In 1973, a brilliant economist named E.F. Schumacher wrote a seminal book titled ‘Small Is Beautiful:’ taking an opposing stance to the emergence of globalisation and “bigger is better” industrialism. He described the advantages of smaller companies and smaller scales of production, highlighting the benefits of building our economies around the needs of communities, not corporations. In almost every industry or market that exists in the world today, you're likely to find a difference in size between companies. Whether it’s a global retail chain versus a small family-owned store, a corporate restaurant chain versus a mom-and-pop diner or a small bed and breakfast versus a large hotel chain — each side of the coin presents unique characteristics and advantages in a number of areas. Disparity in physical security industry Customers are drawn to products and services from large enterprises as the big names typically imply stability This disparity very clearly exists in the physical security industry, and differences in the sizes of product manufacturers and service providers could have important implications for the quality and type of the products and services offered. All too often, customers are drawn to products and services from large enterprises, as the big names typically imply stability, extensive product offerings and global reach. And that's not to say that these considerations are unwarranted; one could argue that larger companies have more resources for product development and likely possess the combined expertise and experience to provide a wide range of products and services. But the value that a company’s products and services can bring isn’t necessarily directly related to or dependent on its size. In an age where the common wisdom is to scale up to be more efficient and profitable, it’s interesting to pause and think about some of the possible advantages of small- and medium-sized businesses (SMBs). Typically, “small” companies are defined as those with less than 100 employees and “medium” with less than 500. Providing social mobility Schumacher argued that smaller companies are important engines of economic growth. Indeed, according to the Organisation for Economic Cooperation and Development (OECD), a group of 36 member countries that promotes policies for economic and social well-being, SMBs account for 60 to 70 percent of jobs in most OECD countries. Importantly, SMBs provide resilience in that there are often large economic and social impacts when big companies fail. Smaller companies are better for regional economies in general, as earnings stay more local compared to big businesses, which in turn generates additional economic activity. SMBs are also better at providing social mobility for disadvantaged groups by giving them opportunities and enabling them to realise their potential. Smaller companies are often more innovative, bringing to the market novel technologies and solutions such as Cloud, analytics, AI, and IoT New companies introduce new technologies There's no denying the role of start-ups when it comes to innovation. In the security industry, many new technologies (e.g. Cloud, analytics, AI, IoT) are first brought to the market by newer companies. In general, smaller companies’ products and services often have to be as good or better than others to be competitive in the marketplace. They are therefore often more innovative, bringing to the market novel technologies and solutions. And these companies are also more willing to try out other new B2B solutions, while larger companies tend to be more risk-averse. Customer service Aside from the quality of products and services, arguably one of the most important components of a security company’s success is its ability to interact with and provide customers the support that they deserve. Smaller companies are able to excel and stand out to their customers in a number of ways: Customer service. Customers’ perceptions of a product’s quality are influenced by the quality of support, and smaller manufacturers often possess a strong, motivated customer service team that can be relatively more responsive to customers of all sizes, not just the large ones. A superior level of support generally translates into high marks on customer satisfaction, since customers’ issues with products can be resolved promptly. Flexibility. SMBs have a greater capacity to detect and satisfy small market niches. While large companies generally create products and services for large markets, smaller companies deal more directly with their customers, enabling them to meet their needs and offer customised products and services. And this translates to adaptability, as SMBs become responsive to new market trends. By having a pulse on the market, smaller companies have much more flexibility in their supply chain and can adjust much faster in response to changing demand. Decision-making. Smaller companies are much more agile in decision-making, while larger enterprises often suffer from complex, tedious and lengthy decision-making processes. Communication is easier throughout SMBs, as smaller teams enable new ideas to flow and can solve problems faster. Job satisfaction Employees working for SMBs connect more directly with the company's goals and objectives, which in turn increases motivation and job satisfaction Employees working for SMBs connect more directly with the company's goals and objectives, which in turn increases motivation and job satisfaction. SMBs are also generally more connected to local communities and participation in community activities leads to a greater sense of purpose. Additionally, SMBs have a much smaller impact on the environment, which is increasingly becoming an important consideration for today’s employees and customers. Though Schumacher's book takes a much deeper dive into the large global effects of scale on people and profitability, the general impact of a company’s size on its products and services is clear. It’s important for all players in the security industry to remember that the commitment and dedication to product quality can be found in businesses of all sizes. Ensuring safety of people, property and assets Large manufacturers may catch your eye, but small business shouldn’t be forgotten, as they can offer end users a robust set of attributes and benefits. While all security companies are aiming to achieve a common goal of providing safety for people, property and assets, smaller businesses can provide extensive value when it comes to driving the economy, innovating in the industry, providing quality employment and offering superior customer service.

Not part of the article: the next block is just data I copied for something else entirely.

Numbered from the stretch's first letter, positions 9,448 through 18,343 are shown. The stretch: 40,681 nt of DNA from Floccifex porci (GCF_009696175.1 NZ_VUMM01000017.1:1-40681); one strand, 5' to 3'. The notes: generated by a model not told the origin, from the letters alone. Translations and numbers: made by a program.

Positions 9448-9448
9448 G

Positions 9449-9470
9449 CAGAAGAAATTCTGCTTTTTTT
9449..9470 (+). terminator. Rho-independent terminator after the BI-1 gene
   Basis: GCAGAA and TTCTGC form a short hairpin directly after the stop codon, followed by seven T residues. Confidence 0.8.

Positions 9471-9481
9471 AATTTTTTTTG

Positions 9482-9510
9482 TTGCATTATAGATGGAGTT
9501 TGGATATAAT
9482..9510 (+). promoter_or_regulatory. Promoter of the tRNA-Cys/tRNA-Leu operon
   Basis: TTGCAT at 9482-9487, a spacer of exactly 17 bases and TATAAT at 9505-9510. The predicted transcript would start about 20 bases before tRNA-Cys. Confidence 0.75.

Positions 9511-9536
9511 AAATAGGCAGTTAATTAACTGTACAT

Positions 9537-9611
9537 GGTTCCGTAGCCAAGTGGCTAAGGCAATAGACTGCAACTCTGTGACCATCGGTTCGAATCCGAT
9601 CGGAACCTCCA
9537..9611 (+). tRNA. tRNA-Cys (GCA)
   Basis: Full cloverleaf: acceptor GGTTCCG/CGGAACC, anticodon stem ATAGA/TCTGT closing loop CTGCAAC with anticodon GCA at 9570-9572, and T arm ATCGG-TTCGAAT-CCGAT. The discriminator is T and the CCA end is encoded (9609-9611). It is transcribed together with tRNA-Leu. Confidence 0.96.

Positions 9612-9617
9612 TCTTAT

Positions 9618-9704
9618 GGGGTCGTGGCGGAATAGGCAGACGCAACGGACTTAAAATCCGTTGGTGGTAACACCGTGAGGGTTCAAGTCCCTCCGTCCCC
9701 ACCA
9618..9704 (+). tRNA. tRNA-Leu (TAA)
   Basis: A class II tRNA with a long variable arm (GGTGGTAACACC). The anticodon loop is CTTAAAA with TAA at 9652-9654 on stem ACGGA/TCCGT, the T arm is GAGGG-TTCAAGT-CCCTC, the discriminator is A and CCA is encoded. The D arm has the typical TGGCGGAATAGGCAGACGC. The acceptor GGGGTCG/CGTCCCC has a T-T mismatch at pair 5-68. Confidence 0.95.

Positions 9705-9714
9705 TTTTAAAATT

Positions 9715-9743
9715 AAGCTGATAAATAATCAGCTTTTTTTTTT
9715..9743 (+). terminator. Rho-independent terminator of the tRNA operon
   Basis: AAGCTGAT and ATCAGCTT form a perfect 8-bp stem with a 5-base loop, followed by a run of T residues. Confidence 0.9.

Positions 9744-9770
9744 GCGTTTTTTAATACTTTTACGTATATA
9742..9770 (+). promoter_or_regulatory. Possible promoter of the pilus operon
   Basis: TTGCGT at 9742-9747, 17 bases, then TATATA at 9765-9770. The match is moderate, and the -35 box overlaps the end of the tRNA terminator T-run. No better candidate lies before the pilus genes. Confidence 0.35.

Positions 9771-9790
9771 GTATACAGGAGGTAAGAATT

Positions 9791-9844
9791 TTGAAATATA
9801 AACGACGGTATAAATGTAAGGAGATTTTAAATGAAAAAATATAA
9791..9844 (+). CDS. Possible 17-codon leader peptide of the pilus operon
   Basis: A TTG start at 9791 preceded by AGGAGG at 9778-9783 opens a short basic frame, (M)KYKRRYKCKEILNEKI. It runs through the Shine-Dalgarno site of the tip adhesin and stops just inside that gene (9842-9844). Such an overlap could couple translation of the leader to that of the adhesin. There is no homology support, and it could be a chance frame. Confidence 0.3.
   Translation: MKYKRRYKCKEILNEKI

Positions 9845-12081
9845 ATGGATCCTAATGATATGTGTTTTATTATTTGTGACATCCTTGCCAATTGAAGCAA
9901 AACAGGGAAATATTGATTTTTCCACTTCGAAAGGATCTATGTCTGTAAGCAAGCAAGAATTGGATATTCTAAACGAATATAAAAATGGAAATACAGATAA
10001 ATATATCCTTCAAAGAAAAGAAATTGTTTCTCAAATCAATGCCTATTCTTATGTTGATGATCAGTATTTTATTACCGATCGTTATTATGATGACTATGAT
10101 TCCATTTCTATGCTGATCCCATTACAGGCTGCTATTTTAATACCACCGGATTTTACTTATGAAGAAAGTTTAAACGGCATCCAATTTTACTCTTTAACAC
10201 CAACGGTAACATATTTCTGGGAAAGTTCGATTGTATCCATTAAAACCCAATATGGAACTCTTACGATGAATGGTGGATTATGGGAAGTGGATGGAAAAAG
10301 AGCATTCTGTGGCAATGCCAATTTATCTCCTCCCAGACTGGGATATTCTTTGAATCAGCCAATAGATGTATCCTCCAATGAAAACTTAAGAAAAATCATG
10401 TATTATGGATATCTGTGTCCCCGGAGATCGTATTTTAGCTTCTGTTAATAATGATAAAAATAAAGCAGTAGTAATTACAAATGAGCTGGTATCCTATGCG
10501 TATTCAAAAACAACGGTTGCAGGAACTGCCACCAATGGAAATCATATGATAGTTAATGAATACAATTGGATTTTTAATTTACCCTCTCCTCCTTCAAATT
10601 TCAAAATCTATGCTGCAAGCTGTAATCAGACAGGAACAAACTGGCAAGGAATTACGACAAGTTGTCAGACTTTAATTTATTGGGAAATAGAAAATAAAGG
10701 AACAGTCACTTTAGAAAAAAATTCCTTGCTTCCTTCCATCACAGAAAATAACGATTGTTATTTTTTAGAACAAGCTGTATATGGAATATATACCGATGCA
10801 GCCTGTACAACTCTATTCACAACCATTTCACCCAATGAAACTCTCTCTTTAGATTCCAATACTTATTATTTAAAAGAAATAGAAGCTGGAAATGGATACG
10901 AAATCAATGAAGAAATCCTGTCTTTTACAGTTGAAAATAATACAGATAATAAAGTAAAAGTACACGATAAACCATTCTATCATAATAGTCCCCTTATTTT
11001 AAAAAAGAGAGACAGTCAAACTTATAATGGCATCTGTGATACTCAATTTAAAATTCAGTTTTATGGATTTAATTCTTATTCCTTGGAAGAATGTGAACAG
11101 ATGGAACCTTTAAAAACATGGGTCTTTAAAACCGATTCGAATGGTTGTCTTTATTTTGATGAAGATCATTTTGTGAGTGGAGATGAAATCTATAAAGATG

Repercussions are rippling through the physical security industry since President Trump signed into law the ban on government uses of surveillance equipment by Chinese manufacturers Hikvision and Dahua. In addition to the direct and indirect consequences of the new law, there have also been other developments likely to impact the future of Chinese companies in the video surveillance market. The ban has raised awareness of Chinese companies’ role in video surveillance, and other developments are related to tariffs and possible sanctions, all playing out amid the backdrop of an escalating trade war. One Chinese manufacturer previously dismissed security concerns about its role in video surveillance as “Cold War rhetoric.” There has been an almost nostalgic tone recently to the escalating concerns about video cameras being used for spying. Hikvision and Dahua have both stated emphatically that they have not conducted any espionage-related activities. Even so, the U.S. government ban has emboldened the concerns. However, to be clear: No one has alleged that technologies from either of the companies have been used for espionage. Rather, the concerns are about the potential for misuse, not actual misuse. Also aggravating the situation are Chinese companies’ previous, actual problems with cybersecurity, which the companies say they have addressed. Here are some recent developments related to the U.S. government ban and Chinese manufacturers in general: Tariffs and trade concerns Additional rounds of U.S. tariffs have targeted an expanding array of Chinese goods, including data storage and processing components such as printed circuit boards, as well as video camera lenses. The escalating trade war has kept generalised concerns about China and its trade practices in the public eye and fomented a level of uncertainty in many markets, including physical security. Additional rounds of U.S. tariffs have targeted an expanding array of Chinese goods Involvement of surveillance in Chinese human rights violations Concerns have surfaced in a Congressional hearing recently about the Chinese government’s surveillance activities targeting the Uyghurs and other Muslim ethnic minorities in the Zinjiang Urghur Autonomous Region (XUAR). Specific attention is being directed at the region’s surveillance system including “thousands of surveillance cameras, including in mosques,” and Hikvision and Dahua were mentioned in the Congressional hearing as profiting from security spending in the area. Increased global media attention The ban has not been widely publicised in the U.S. mainstream media, but the topic has attracted global attention. For example, the Australian Broadcasting Corporation broadcast a 10-minute expose on the use of Chinese-made cameras in Australian government facilities, including “sensitive military facilities.” The report, which mentioned the U.S. ban, noted that “Both [Hikvision and Dahua] have had security flaws be exposed leading to fears that some of the flaws were placed there to help the Chinese government spy.” The report continues: “China is trying to set itself up as the number-one country for cyber-espionage, and this is part of that platform.” How broadly should one interpret the inclusion of "critical infrastructure" mentioned in the bill? Broader interpretation of the bill beyond the federal government The language in the bill leaves a level of ambiguity in terms of the scope of its application, and the security marketplace as a whole has been struggling to understand its full impact. Does the ban only restrict an integrator’s use of Chinese technology on a specific government job, or does it eliminate an integrator who installs the technology (even in non-government projects) from consideration for government jobs? How broadly should one interpret the inclusion of “critical infrastructure” mentioned in the bill, for example, non-governmental facilities? Will other governments and private entities assume they should ban Hikvision and Dahua in order to be compliant? For example, Suffolk, Virginia, has announced it will not to use Dahua or Hikvision cameras because the federal ban applies to “U.S. government-funded contracts and for critical infrastructure and national security usage.” The result of these developments is a kind of snowball effect, simultaneously drawing attention to the issues and adding new elements to an overall narrative. Taken together, these developments suggest the U.S. ban has set off a level of concern about Chinese companies that will have an industry-transforming impact in the months to come.